In Pictures: 35 years of innovation at PRS Guitars

As well as looking back over 35 years of PRS, the brand’s virtual booth at Live showed off just how far its come, and how it found the positives in 2020.

PRS' Virtual Booth

PRS’ virtual booth at Live celebrated all the brand had achieved across its 35 years of existence while showcasing what it has in store for 2021. Even if you stopped by the booth, you might have missed some great bits of PRS history – but there’s still time to check out PRS’ virtual offerings. Take a look at some of the highlights below.

What innovations did Paul Reed Smith pioneer?

Fretted instruments, as much as we love them, are inherently flawed – they won’t ever fully stay in tune, especially towards the nut end of things, as the string needs to be stretched (and therefore sharpened) as it’s pressed down to the fret. To combat this, Paul Reed Smith developed the compensated nut. He was granted the patent for it in 1981 – four years before PRS opened for business.

In the early 80s, future PRS mainstay Carlos Santana was wrestling with an all-too-common problem: his tremolo just wouldn’t stay in tune. Smith set out to solve this issue, and in 1984 was granted a patent for an early version of the tremolo system that would become standard on non-hardtail PRS guitars. It’s similar to a traditional fulcrum tremolo, but the countersunk mounting screw holes provide a knife-edge set-up, which ensures the bridge will return to pitch after use. The saddles also sit in a snug pocket, meaning no sideways movement to shift the strings out of tune.

Learn more about the early days of PRS at the brand’s Live virtual booth.

Check it out here.

PRS' Virtual Booth

What were PRS’ early days as a company like?

PRS fully opened for orders with a small team of 15 in 1985, with the first serialised guitar rolling off the production line that year. Less than a year later, on 27 June 1986, PRS staff celebrated the “Night Of The 1,000 Guitar Party” – commemorating 1,000 instruments made.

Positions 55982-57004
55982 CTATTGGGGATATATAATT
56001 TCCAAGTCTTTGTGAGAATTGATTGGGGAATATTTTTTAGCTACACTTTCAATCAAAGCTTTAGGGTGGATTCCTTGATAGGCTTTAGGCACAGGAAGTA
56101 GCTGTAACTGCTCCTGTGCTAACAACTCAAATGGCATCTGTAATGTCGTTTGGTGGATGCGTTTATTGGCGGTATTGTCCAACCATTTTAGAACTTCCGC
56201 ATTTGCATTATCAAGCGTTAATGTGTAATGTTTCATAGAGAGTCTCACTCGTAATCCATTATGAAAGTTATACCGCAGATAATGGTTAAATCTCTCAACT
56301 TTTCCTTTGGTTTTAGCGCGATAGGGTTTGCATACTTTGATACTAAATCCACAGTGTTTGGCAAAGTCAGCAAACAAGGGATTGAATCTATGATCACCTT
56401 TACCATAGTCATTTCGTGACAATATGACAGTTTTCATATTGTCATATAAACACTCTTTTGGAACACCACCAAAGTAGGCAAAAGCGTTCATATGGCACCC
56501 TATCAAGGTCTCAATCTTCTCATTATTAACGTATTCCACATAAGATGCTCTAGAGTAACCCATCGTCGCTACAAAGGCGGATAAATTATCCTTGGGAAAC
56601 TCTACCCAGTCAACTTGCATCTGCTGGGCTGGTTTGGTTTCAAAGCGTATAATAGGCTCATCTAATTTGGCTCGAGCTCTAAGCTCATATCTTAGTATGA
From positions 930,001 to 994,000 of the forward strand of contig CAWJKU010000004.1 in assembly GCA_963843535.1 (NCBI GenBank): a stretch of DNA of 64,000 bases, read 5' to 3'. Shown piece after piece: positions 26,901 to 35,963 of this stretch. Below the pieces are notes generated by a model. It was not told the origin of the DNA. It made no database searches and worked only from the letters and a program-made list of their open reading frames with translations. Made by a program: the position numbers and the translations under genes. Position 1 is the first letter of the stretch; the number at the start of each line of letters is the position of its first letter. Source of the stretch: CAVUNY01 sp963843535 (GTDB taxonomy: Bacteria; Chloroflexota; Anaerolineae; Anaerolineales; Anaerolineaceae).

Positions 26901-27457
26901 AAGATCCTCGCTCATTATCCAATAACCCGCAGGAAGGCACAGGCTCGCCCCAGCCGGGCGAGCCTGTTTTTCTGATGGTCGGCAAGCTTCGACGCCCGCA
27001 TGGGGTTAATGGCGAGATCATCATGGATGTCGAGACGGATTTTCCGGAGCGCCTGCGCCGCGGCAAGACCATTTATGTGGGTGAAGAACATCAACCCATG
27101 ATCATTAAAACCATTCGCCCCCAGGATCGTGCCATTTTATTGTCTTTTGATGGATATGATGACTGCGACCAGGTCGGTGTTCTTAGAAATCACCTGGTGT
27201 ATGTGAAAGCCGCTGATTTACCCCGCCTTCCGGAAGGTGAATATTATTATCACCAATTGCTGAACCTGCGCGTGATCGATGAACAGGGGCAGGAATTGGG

This was a turning point for the company. PRS went from building few non-serialised instruments by hand in the first half of 1985 to being a viable, full-scale operation that would eventually become the guitar giant we know today.

Learn about how PRS transformed from a two-prototype proof-of-concept instrument over at the brand’s virtual booth at Live.

Check it out here.

PRS' Virtual Booth

How did the PRS McCarty get its name?

The PRS McCarty models pay tribute not only to their namesake but also to the golden era of guitar building: the late 1950s and early 1960s.

Ted McCarty was one of the pillars of this era, serving as president of the Gibson Guitar Corporation from 1950-1966. He was responsible for several patents and inventions of Gibson’s, including the humbucking pickup, Explorer, Flying V, SG, and Firebird. Smith found his name on these patents over and over again as he started learning about building, and after he contacted McCarty for an interview, he became Paul’s mentor and friend.

The various McCarty models, first launched in 1994, use techniques and knowledge Paul had gained from Ted as well as his own experiences as a guitar builder. Found in all of them are PRS’ 58/15 category pickups, which give an expressive, open tone.

Learn more here.

PRS' Virtual Booth

Who are the current PRS artists?

PRS’ artist roster is one of the most diverse out there, ranging from the smooth jazz fusion of Carlos Santana to the progressive metal of Periphery’s Mark Holcomb. You can learn about the signature PRS gear that’s been designed by artists such as Mark Tremonti, John Mayer, David Grissom and more at PRS’ Artist’s Choice booth, part of their virtual space at Live.

Check it out here.

PRS' Virtual Booth

Virtual factory tours

The best way to get a full picture of just how far PRS has come is the brand’s official YouTube channel. It’s home to some of the internet’s most in-depth virtual tours of guitar factories, with detailed overviews of the building process that takes place in both the PRS Maryland Factory and the PRS SE Series Factory. The videos are packed full of other tidbits of history about the brand, too. For instance, did you know that the brand’s signature Bird Inlays were inspired by Paul Reed Smith’s mother, who was an avid bird-watcher?

On top of this, the channel also hosts two ongoing interview series, as well as From The Archives, a show where Smith and PRS Art Director Marc Quigley dive into the brand’s earliest instruments.

Check it out here.

PRS' Virtual Booth

Explore other virtual booths from Ernie Ball, Taylor, Mono and Heritage.


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